The United States might have picked the perfect time to hit its debt limit.
On Monday, the U.S. officially hit the amount it is legally able to borrow, after the limit had been suspended in February 2014. But as the Congressional Budget Office has noted, there are a series of steps the Treasury Department can take that would give Congress until October or November to avoid a default.
A study out Monday from the Bipartisan Policy Center lays out just what factors and steps are now coming together to give Congress some breathing room.
One of the factors has to do with when people pay their taxes. Shai Akabas, associate economic policy director at BPC and one of the coauthors of the report, said that in the coming months the government will receive many net tax receipts.
"That's because a lot of these folks that are owed tax refunds file in the earlier part of tax season," Akabas told National Journal. "The people who are filing who owe additional money to the government will be filing tax revenue later this season." This essentially means there will likely be more money coming in April, when more people who owe the government money will be filing.
The government's timeline also benefits, according to the study, from a sliding deficit. The Congressional Budget Office projects that the deficit will stay at less than $500 billion for fiscal year 2015, meaning the debt will increase at a slower rate and thereby allow the Treasury Department to take measures to prevent default at a slower pace.
Another factor that may increase the amount of time is the Treasury Department's ability to take actions ensuring the U.S. does not default. In a letter to congressional leadership last week, Treasury Secretary Jacob Lew said he planned to take extraordinary measures to prevent a default, as the department has done in other recent debt-ceiling standoffs.
"When operating at the Debt limit, the Treasury can choose not to fully invest those once a day," Brian Collins, a senior policy analyst at the Bipartisan Policy Center who coauthored the study, told National Journal. "When that debt goes off the books, it creates room to issue debt to the public to raise cash and pay bills."
The first of the two largest measures that could be taken to prevent default is allowing the Treasury Department to postpone new investments in the Civil Service Retirement and Disability Fund, which provides defined benefits to retired and disabled federal employees under the Civil Service Retirement System. From there, the department can redeem certain existing investments in the fund. This frees up about $6.8 billion in headroom above the debt limit per month.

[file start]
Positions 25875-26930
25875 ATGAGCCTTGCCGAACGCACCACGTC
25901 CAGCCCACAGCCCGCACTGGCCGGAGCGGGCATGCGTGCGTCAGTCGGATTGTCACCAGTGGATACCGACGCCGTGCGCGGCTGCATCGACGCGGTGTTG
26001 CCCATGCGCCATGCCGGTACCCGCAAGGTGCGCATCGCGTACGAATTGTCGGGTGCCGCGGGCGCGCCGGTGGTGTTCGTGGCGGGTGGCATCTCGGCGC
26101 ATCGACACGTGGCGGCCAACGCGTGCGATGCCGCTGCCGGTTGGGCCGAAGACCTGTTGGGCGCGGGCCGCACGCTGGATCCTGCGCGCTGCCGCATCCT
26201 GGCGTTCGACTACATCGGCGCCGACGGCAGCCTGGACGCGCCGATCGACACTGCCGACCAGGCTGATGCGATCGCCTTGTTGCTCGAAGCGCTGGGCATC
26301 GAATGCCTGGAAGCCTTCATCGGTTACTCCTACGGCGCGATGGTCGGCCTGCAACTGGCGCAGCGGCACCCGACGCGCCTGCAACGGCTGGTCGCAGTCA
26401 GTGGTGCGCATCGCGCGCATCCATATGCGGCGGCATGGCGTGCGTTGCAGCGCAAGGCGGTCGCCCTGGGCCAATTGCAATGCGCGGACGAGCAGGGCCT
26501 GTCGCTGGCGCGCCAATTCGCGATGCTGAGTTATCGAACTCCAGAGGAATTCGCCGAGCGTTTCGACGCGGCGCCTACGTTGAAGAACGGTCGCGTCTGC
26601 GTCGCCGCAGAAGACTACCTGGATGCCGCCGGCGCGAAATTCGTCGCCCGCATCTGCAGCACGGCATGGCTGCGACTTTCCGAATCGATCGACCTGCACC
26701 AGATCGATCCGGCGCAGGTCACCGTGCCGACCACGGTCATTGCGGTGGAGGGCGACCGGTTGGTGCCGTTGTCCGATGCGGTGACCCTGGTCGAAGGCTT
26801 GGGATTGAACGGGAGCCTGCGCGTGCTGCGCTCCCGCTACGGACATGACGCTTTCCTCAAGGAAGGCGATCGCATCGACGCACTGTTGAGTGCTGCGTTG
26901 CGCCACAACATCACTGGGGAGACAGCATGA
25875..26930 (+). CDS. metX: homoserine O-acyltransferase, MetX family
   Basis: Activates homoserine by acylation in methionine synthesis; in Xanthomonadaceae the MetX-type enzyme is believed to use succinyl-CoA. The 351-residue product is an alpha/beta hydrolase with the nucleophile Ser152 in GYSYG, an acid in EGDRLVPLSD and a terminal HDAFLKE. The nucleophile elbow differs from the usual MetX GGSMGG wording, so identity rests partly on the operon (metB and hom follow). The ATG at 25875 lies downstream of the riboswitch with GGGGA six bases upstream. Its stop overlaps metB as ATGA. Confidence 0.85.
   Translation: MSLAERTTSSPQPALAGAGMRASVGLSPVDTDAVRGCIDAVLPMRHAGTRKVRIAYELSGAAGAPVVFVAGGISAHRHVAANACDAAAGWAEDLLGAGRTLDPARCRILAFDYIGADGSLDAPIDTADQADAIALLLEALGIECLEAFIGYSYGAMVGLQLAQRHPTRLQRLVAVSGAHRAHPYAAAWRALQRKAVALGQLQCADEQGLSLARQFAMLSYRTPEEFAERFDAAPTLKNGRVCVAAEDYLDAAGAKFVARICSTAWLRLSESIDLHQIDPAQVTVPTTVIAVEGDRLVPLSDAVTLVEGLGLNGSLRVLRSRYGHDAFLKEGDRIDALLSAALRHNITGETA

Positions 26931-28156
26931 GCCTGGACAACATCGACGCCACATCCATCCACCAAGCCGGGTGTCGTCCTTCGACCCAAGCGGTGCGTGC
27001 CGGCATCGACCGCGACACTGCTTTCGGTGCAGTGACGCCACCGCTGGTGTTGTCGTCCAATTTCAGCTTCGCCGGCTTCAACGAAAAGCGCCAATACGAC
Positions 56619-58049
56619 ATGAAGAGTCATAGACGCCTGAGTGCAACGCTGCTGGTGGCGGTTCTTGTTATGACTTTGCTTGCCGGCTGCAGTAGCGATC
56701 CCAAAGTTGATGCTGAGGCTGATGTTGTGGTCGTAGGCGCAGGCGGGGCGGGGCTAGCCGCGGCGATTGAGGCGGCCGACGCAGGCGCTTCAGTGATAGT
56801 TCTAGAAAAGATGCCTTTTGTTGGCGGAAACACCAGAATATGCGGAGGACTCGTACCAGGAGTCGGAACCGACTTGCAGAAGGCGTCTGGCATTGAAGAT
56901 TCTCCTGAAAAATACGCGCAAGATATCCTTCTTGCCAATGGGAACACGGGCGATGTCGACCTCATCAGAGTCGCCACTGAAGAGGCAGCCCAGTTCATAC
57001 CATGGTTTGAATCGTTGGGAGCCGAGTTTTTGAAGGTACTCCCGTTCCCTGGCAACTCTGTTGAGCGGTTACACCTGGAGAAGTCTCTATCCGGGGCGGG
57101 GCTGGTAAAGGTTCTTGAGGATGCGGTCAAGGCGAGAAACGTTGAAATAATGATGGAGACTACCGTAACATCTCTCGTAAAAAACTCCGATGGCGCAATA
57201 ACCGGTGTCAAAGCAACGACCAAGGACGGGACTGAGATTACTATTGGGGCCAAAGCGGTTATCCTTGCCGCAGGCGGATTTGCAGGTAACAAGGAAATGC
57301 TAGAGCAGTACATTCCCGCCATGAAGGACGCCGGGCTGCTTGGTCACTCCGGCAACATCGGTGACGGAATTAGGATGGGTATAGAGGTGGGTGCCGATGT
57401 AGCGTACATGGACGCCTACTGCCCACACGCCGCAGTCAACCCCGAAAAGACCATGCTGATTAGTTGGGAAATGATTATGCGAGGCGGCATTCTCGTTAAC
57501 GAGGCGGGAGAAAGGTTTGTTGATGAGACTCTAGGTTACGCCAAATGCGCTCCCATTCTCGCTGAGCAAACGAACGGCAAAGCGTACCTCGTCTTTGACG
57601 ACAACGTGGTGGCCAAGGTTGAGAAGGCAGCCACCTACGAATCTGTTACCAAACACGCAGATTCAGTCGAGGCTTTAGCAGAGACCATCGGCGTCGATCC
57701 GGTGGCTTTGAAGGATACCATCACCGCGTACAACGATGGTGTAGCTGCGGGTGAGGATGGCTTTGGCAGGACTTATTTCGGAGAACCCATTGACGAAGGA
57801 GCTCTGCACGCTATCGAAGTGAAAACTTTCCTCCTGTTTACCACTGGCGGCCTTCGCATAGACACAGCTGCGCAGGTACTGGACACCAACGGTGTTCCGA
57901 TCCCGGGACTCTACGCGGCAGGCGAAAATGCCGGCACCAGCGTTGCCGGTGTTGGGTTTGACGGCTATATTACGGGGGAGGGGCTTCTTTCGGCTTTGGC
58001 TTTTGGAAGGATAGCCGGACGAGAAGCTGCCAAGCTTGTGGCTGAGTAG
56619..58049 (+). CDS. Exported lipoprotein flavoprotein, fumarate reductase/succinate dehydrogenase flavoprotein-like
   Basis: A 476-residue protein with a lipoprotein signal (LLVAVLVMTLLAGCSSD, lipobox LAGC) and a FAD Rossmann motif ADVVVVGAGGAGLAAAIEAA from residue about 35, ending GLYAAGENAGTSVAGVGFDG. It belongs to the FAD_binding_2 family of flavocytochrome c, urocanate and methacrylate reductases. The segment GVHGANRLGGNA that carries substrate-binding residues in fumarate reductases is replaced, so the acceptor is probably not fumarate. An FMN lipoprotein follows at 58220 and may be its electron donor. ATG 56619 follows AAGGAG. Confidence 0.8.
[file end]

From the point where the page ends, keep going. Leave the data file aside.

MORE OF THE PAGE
Another possible measure the department could undertake would be to suspend daily reinvestment of the Government Securities Investment Fund, known as the G Fund, which is a money market-defined retirement contribution fund for federal employees that is invested in special-issue Treasury securities.
Credit-rating agency Moody's also said it fully expected that if expenditure cuts needed to be made as a result of the debt ceiling, the Treasury Department would prioritize interest payments to preserve the full faith and credit of the U.S.
This does not mean Congress has unlimited time to raise the limit, or that there are no risks here. The BPC study lined up with what the CBO found earlier, saying the U.S. will have to meet its obligations likely between October and December of this year. The BPC also noted that Congress has a long list of issues to deal with, including the Medicare physician-payment formula, the Highway Trust Fund, and the Children's Health Insurance Program, that could eat up time that could otherwise be used on deliberating the debt limit.
On previous occasions, Congress has waited until the last minute to raise the debt limit before defaulting on debt, and in 2011, Standard & Poor's downgraded the U.S. credit rating as a result. These standoffs will likely persist now that Republicans have a majority in both houses of Congress while Barack Obama is still president. The comment from Moody's on the debt ceiling took a direct swipe at political gridlock.
"The political impasse over raising the debt limit is a negative feature of U.S. fiscal management," the comment said. "However, even with this feature, the ability of the government to make timely interest payments is intact."
Eric Garcia is a staff correspondent for National Journal. He previously was a transparency reporter for MarketWatch, where he reported on financial regulation issues. His work has also appeared in the Southern Political Report, Salon, the American Prospect and the New Republic. He is a graduate of the University of North Carolina at Chapel Hill, and covered politics for its campus paper, the Daily Tar Heel.